4. Removal of Accommodation is the Goal: While the end of excessively easy monetary policy may be coming more quickly than expected, this was always the Fed’s ultimate goal. After all, the role of policymakers throughout the economic shutdowns was to provide life support to the economy when it needed it. Now that the employment rate has recovered 96% of its COVID-19 decline, the Fed can begin to reduce its extraordinary accommodation, which we would view as an endorsement for the economy’s health. An increase in financial market volatility should be expected given the accelerated timeline, but we believe that things would look more dire if the opposite were true and the economy was not healthy enough to reduce accommodation.

Recent Portfolio Adjustments

Our investment team has been adjusting our positioning throughout the last 18 months to better prepare for a more volatile market environment and a potential shift in equity leadership. The adjustments to our balanced Advantage portfolios fall into the following categories.

1. Rebalancing/Risk Reduction: Significant outperformance by stocks relative to bonds raises the risk profile of a balanced account if left unchecked. We have actively rebalanced the portfolios throughout 2021, and most recently in December, in response to the S&P 500’s 27% return. The end result is that, while our portfolios remain overweight stocks, we have reduced the risk.

2. Underweight Fixed Income: Assuming inflation returns to a more normal level (3-4%) and interest rates remain relatively low, we expect stocks to soundly outperform bonds. A one-percent increase in 10-year interest rates would lead to a negative 9.22% return on the 10-year Treasury Note, well below the 6-8% return we anticipate for the S&P 500 in our base case scenario.

3. Reduced Exposure to Growth Stocks and Increased Exposure to Value Stocks: Rising interest rates will impair some growth stocks more than value stocks, in our view. We believe that growth stocks with lower growth rates (defensive growth stocks) are most at risk and have reduced our exposure to them. In their place we have increased our exposure to more economically sensitive/value stocks, particularly in the industrial, material, energy, and financial sectors. In our longer-horizon portfolios, we favor select growth companies with strong and stable cash flows that should persist even as inflation and interest rates rise.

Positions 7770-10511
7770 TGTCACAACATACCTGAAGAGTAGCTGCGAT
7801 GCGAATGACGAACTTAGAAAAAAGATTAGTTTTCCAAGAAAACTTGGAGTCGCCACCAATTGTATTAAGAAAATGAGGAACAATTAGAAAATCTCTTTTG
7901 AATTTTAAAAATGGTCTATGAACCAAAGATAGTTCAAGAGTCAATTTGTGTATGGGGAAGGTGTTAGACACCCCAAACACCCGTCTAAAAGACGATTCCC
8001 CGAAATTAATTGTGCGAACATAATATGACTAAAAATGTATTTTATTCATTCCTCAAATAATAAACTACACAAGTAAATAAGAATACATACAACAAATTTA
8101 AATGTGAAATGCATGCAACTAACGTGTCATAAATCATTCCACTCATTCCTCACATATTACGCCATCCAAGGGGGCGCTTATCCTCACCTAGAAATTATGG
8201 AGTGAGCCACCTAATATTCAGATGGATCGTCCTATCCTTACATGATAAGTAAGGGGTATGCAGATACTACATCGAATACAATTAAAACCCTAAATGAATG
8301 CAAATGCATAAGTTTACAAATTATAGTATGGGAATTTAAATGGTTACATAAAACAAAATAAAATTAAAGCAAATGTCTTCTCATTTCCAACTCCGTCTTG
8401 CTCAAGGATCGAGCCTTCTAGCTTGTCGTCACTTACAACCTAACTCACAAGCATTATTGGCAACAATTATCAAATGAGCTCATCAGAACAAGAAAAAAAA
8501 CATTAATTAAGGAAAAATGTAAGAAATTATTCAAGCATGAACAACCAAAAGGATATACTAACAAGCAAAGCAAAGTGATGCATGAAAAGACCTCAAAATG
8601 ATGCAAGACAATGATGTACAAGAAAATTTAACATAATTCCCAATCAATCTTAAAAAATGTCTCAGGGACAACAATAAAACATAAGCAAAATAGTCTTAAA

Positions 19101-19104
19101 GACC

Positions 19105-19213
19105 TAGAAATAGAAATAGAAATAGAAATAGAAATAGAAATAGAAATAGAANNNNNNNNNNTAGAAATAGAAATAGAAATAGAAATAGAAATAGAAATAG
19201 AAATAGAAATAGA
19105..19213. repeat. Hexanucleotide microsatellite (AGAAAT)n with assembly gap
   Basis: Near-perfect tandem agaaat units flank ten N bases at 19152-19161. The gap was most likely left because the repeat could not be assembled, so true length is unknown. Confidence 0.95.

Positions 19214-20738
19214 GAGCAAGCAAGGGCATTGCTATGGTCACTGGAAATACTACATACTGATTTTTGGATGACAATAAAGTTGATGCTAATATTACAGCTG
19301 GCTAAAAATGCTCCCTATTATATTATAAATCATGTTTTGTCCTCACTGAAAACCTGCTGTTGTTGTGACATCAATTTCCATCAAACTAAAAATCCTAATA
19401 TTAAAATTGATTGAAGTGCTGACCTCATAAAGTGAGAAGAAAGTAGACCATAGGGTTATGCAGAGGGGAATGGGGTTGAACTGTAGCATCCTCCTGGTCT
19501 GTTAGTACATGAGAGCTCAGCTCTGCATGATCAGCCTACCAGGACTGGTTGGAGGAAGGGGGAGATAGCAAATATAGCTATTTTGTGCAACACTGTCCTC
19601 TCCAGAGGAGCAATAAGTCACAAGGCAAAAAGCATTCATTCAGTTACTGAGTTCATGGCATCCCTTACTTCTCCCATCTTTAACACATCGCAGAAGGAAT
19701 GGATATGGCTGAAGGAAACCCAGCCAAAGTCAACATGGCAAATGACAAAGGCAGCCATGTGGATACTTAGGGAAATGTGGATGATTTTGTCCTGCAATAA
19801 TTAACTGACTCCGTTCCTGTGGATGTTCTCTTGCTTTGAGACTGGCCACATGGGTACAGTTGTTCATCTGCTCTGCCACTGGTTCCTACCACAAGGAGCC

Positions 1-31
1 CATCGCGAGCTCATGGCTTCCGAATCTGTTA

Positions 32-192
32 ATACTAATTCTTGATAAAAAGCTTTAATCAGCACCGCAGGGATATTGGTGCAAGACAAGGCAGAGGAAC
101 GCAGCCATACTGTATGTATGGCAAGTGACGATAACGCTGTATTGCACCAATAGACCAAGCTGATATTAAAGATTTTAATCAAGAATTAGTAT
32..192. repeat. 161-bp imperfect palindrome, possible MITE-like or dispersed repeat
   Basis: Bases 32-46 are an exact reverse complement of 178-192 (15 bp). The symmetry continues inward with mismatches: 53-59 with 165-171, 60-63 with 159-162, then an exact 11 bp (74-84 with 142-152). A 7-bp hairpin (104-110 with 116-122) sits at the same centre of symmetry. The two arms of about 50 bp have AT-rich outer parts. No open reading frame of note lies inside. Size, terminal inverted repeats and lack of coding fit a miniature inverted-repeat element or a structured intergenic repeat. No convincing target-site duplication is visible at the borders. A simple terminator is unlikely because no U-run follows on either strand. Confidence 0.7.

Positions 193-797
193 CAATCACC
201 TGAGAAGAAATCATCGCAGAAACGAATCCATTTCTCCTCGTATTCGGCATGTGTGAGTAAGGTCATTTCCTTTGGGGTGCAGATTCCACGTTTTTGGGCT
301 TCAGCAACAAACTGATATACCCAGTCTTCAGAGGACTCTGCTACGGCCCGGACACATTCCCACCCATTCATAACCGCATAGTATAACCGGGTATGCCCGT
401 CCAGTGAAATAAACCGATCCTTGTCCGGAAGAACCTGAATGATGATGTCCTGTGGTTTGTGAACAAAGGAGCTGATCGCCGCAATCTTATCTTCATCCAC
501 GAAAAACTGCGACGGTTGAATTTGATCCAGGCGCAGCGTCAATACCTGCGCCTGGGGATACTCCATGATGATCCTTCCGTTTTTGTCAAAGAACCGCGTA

‘Process Over Prediction’ – What If We Are Wrong?

Our investment mantra is ‘Process over Prediction’. If we are too optimistic about Fed policy, we are ready to adjust our strategy accordingly. In our view, there are two potential policy mistakes the Fed could make: either moving too quickly (weakening the economy) or too slowly (allowing long-term inflation expectations to accelerate).

If Fed Moves Too Quickly and Growth Slows:

  • Reduce Stock Risk: We would likely reduce equity risk in all of our balanced portfolios, but risk reduction would likely happen sooner in our shorter-horizon portfolios.
  • Shift to Defensive Stocks: We would likely seek to lower our exposure to more cyclically sensitive stocks and shift to companies with more stable earnings that would be less affected by an economic slowdown.

If Fed Moves Too Slowly and Inflation Expectations Accelerate:

  • Increase International Stocks: If inflation remains persistent and the global economy remains strong, we would likely add to our international stock markets due to their greater weighting in economically sensitive sectors.
  • Further Shift to Favor Value Over Growth: Accelerating inflation expectations and thus more rate hikes favor value over growth for the reasons described in point 3 above. Thus far, our reduction in growth stocks and increase in value stocks has been measured and does not yet constitute a significant bet relative to our baseline benchmarks, and so we would likely move further in that direction.